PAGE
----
Catherine Knight (no relation!) writes “In transcribing the accounts for work carried out for the Knight family, I’ve so far covered May to November 1819.  The accounts cover everything from building roads and bridges, digging canals and drains, building and repairing properties and quarrying, to paying blacksmith and labourers, providing ale for workers, buying and planting beech masts and haws, buying wheelbarrows, buckets and shovels, and buying writing paper and office supplies.  Some of this really makes me stop and think.  Are the beech masts planted in 1819 the beech trees and hedges on Exmoor we see today?  Why did one labourer get paid more than another?  How did they order or where did they get their purchases?  Certainly not from the corner shop!  In one month – November 1819 – the Knights spent a total of £358 9s 11d, which was a lot of money 200 years ago (over £25,000 today).” The total spend during 1819/20 was nearly £4000 – an immense sum for the time. 

u3a members who have assisted in the Project  
Hilary Fisk (Team Leader)
Kathy Barnes
Linda Bradburn
John Batt
Julie Burt
Martin Fisk
Catherine Knight
Jan Lamacraft
Di and John Martin
Bridget O’Brien
Margaret Shaw
Sandra Slade
Jenny Stoner
Ann Strik
Cherrie & David Temple
Jill Walmsley
Teresa Waugh
Doug & Glenda WombwellFor the ENPA: Catherine Dove (Conservation Adviser Historic Environment)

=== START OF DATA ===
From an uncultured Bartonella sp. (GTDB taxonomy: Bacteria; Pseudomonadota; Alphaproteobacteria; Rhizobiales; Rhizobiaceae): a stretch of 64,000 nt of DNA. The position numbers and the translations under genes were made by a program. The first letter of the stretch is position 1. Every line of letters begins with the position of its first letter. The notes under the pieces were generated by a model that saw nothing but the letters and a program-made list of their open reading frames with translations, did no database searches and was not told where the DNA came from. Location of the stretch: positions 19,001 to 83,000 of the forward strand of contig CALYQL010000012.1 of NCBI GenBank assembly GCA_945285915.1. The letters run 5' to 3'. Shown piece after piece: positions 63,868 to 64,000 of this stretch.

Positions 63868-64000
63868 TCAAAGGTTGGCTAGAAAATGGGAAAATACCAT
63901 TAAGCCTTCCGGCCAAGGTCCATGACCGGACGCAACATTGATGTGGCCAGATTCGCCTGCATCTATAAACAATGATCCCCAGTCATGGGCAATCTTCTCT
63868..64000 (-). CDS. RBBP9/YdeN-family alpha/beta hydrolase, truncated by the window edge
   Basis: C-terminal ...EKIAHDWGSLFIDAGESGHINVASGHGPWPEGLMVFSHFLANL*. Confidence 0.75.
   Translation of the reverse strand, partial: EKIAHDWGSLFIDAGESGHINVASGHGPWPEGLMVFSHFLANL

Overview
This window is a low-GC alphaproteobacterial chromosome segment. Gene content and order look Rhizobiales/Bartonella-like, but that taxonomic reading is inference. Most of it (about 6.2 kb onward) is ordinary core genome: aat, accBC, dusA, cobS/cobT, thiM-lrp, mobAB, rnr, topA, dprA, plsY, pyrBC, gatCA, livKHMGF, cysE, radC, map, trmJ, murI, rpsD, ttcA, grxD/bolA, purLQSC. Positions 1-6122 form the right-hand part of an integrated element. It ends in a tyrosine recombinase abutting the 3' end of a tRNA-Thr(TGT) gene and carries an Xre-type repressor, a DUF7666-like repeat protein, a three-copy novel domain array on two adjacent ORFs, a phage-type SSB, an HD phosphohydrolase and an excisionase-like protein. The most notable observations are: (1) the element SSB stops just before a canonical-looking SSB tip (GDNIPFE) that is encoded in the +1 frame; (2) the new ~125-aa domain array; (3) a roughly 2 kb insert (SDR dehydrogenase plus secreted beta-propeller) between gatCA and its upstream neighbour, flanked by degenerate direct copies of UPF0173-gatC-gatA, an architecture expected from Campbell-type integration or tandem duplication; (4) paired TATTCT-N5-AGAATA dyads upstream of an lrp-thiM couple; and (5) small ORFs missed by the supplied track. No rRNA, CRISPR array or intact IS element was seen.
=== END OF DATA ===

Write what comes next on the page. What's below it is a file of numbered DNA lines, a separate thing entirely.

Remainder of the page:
2022 Phase 4

March. The team of transcribers gave short presentations on some of the Everyday Stories of Exmoor Folk that the documents have revealed. Click here to see the recording of the presentations (available for logged-in members only). 

There is also a one-page report of the presentation available here

January. We have moved on to Batch 030, letters from the agent John Mogridge, circa 1845.   The letters have revealed the nature and extent of both the frustrations Mr Mogridge suffered in his relations with Frederic Knight, the landowner, and with the tenant farmers that Frederic installed in the mid-1840s to attempt to make Exmoor pay. The tenant of Emmetts Grange Farm, Mr Hibberd, was a particular thorn in his flesh, as revealed in Mogridge’s very scrawly handwriitng. ‘He must be mad’ he writes in 1846, referring to Hibberd. It was a story that did not end well.